by SAMUEL HARRIS
Like any good New Zealander I spent a bit of time last month ensuring my barbecue was char-ready for Waitangi Day.
What with one thing and another — one thing being the good public barbecues in our favourite local park, another being the piles of junk in the lean-to behind the house where the black beauty was stored over winter — the barbecue has gone unused so far this summer.
It was well past time to get it burning, so I shifted the junk and pushed the barbecue to a spot on the concrete
by the side door and got started on the cleaning.
Household tasks always go better with music, and my music for this job was the new mini-album Hurtling Through from English-born, Auckland based Hollie Fullbrook, who goes by the name Tiny Ruins. This recording caught my eye as Fullbrook collaborated with Hamish Kilgour — former drummer for Kiwi icons The Clean — to create it, and I’ll listen to anything with the Kilgour name attached.
The two recorded most of it over just a few days in two sessions in New York a year apart, with Fullbrook playing guitar, cello, organ and dulcimer and Kilgour contributing a wide range of percussion.
Additional instruments and vocals were added by Kilgour and another producer later, and the disc was released late last year to favourable reviews.
Now there’s bad barbecue music — more on that in a future column — and good barbecue music, and Hurtling
Through finds its place in this latter category.
It’s a seven-song set of folk-based tunes — or “minor key mope folk bag” as Kilgour apparently refers to it — that
shuffle, soar or swoop by turns.
Fullbrook describes the record as being “recorded in a somewhat ad hoc way”, like her previous records, with “no
time for editing or for double-guessing”.
She was exhausted after seven months touring — “I was in a sort of zombie state” — and she acknowledges Kilgour’s
role in pushing her to write and record these tunes even through that.
“I really owe Hamish big time . . . [he] made the EP what it is, really.” A gracious acknowledgement of the benefits of artistic collaboration: Fullbrook’s previous recordings are critically acclaimed and her album Brightly Painted One won best alternative album in 2014, but this album takes her music a step in a different direction. It is rough around the edges, less “pretty” than its predecessors, and has a more urgent, vital feel.
The opener Tread Softly, a setting of W. B. Yeats’s poem Aedh Wishes for the Cloths of Heaven (one of two songs on
the album that use Yeats’ words) is an early highlight.
The song sets the tone for the disc, both musically and lyrically, with its opening couplet: “Had I the heavens’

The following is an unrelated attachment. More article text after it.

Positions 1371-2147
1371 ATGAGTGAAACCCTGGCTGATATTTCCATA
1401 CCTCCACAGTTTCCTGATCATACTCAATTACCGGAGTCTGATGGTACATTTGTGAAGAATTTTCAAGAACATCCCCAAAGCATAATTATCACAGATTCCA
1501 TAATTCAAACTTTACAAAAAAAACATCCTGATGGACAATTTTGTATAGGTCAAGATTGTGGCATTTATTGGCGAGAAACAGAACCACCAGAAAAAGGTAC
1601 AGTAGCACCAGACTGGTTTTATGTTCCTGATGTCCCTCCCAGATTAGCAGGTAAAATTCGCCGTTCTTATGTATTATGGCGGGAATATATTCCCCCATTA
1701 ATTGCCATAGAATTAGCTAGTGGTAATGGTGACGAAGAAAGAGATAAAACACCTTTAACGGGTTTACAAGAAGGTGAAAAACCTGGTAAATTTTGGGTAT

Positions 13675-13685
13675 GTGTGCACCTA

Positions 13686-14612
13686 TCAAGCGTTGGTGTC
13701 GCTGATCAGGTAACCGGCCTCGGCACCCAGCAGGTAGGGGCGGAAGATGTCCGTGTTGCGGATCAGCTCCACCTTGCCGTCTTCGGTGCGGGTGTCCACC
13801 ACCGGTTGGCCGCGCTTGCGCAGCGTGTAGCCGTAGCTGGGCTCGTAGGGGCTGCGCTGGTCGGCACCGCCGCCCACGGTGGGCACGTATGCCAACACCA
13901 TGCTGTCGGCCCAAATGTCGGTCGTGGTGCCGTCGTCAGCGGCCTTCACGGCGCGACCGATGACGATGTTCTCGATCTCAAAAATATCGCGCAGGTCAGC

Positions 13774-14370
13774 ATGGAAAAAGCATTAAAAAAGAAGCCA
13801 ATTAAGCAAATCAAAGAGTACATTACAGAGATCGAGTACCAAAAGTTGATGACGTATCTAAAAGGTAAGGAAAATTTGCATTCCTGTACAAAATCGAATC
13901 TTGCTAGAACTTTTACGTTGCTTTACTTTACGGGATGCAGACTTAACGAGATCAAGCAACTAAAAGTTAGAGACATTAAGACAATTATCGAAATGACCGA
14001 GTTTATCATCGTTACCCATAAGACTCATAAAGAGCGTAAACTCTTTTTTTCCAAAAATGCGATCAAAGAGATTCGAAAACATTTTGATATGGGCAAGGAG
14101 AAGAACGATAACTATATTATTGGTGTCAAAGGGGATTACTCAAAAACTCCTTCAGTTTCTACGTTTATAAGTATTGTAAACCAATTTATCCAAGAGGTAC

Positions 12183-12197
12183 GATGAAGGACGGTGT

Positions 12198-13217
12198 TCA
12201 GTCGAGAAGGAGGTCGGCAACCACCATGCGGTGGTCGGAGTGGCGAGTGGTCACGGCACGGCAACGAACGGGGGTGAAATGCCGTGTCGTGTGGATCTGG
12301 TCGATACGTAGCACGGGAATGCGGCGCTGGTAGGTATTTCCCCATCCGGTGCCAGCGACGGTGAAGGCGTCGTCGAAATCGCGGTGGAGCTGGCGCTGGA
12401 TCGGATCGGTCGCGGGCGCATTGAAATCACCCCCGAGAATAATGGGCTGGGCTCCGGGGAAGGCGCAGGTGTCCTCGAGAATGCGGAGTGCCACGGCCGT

embroidered cloths,/Enwrought with golden and silver light.” Ideas of light in darkness, of hope and love, of striving for something better, all come to the fore across the record. These songs are deeply personal but not self-absorbed — they look up and outwards as well.
The title track Hurtling Through evokes images of people helping each other through life. “You doubt I’m your friend —/ … I’m here, I’m hanging on/ .. You’re hurtling through this dark space”, sings Fullbrook over layered
guitar and chiming percussion. The song finishes in hope, the darkness changing to “this bright space”.
Turn Around and Little Did I Know both suggest that we need to approach love and life with open hands. “Turn around,/ Stop holding on” and “I thought love was something I could hold,/ Preserve and swallow later/. . . Little did I know”.
Wandering Aengus is the second setting of a Yeats’, poem. It’s based on Irish mythology and tells the story of an
almost-obsessive quest for love. “A fire was in my head” says the narrator, and he seeks “a glimmering girl” until he is “old with wandering”. An interesting contrast to the earlier thoughts about love, and a lovely tune.
There’s something in this album too about the power of language. That’s certainly there in Fullbrook’s decisive
selection of canonical poet Yeats; in Turn Around’s “How do words of kindness/change an armoured heart?”; and
it is highlighted in closing track King’s County. “I went to the poetic,/ My dull being to find there,/ To shatter and awake me,/ From every fruitless vision” sings Fullbrook.
The power of the written word to arouse and challenge us, to bring light into our lives, to help us live fully — an idea Catholics are of course very familiar with, and Fullbrook and Kilgour’s Hurtling Through highlights this theme.
More than merely barbecue music then: a small album full of big, rich ideas and gorgeous music. Highly recommended.
Tiny Ruins plays live, with Bic Runga, at Auckland Zoo on February 20.
This is the second of a regular column on music by Samuel Harris. Samuel has the brief to write on any music that he considers to be of significance, but reading it through a Christian/Catholic lens.— Editor
by SAMUEL HARRIS